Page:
Yemen’s warring parties held the first direct talks in UN-led peace efforts in Sweden yesterday to iron out a prisoner swap, one of several confidence-building measures intended to help launch a political process to end nearly four years of conflict.
Since talks began last Thursday, UN officials have been shuttling between delegations from the Iranian-aligned Houthi group and the government of President Abd-Rabbu Mansour Hadi which is backed by a Saudi-led coalition.
The first negotiations in over two years were convened amid pressure from Western nations, some of which supply arms and intelligence to Saudi Arabia and other members of the coalition. The war in Yemen has killed tens of thousands of people and caused a major humanitarian disaster.
Mediator Martin Griffiths opened the new round due to last until Thursday by announcing a deal to release thousands of prisoners.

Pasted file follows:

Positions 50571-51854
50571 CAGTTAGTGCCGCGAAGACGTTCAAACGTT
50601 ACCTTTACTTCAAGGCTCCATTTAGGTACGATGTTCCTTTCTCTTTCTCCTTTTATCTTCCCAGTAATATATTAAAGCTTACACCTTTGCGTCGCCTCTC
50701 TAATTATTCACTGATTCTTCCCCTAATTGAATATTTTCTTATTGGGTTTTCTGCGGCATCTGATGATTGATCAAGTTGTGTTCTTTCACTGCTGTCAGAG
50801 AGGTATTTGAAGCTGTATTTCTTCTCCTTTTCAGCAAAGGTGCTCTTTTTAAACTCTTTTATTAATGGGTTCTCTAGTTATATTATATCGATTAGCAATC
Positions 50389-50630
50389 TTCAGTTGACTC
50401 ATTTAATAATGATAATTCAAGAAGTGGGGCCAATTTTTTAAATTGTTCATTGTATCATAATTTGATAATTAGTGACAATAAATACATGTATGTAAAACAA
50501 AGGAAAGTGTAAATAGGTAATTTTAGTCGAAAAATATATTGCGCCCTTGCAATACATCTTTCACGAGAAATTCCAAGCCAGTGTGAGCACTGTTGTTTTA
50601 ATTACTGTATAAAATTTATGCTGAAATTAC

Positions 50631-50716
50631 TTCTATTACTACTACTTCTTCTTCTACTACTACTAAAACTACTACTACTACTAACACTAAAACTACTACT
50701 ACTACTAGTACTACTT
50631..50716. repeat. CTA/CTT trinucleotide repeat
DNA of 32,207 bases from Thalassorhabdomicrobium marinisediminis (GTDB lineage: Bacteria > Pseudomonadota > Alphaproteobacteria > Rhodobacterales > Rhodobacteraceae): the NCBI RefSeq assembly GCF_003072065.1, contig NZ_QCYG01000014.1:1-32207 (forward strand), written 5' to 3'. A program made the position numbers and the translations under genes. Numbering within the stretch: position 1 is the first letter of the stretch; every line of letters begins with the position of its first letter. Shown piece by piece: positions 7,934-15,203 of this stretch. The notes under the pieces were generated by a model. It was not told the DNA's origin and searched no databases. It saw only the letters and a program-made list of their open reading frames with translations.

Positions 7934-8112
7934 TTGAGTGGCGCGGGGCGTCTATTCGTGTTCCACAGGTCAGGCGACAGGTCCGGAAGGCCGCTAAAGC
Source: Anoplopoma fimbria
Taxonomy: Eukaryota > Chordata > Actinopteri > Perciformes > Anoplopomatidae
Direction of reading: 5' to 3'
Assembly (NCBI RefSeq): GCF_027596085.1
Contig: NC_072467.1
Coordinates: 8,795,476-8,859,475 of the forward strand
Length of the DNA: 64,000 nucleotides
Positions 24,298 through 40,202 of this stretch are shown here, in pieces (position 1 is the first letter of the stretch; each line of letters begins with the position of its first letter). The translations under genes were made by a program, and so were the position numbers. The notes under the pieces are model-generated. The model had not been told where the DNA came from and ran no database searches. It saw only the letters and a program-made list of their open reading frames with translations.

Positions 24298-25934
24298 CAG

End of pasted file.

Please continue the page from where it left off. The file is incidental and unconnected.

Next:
The team from Mr Hadi’s government initially refused to enter the room, saying the Houthis needed to include more senior delegates, but the meeting went ahead, delegates said.
“We are very optimistic about having a breakthrough on the prisoners issue. We have exchanged some lists in the past but each side needs to update them,” said Askar Ahmed Zayl, a delegate from Mr Hadi’s government.
The parties have yet to agree on trickier issues such as reopening Sanaa airport and a truce in the port city of Hodeidah, both held by the Houthis, both further confidence-building measures that are the focus of the talks.
“We have three or four days. If we end up without any agreement then this round has failed,” the Houthi’s main negotiator Mohammed Abdusalam said. “But if we have a draft on some general framework, the reopening of Sanaa airport, the prisoners release, keeping the central bank neutral and a de-escalation in Hodeidah; then this will be a good step to hold another round in one or two months.”
Mr Griffiths praised the parties’ “positive spirit” in engaging constructively and urged for calm on the ground in Yemen, where sporadic battles have continued in the Red Sea port of Hodeidah and other parts of the country.
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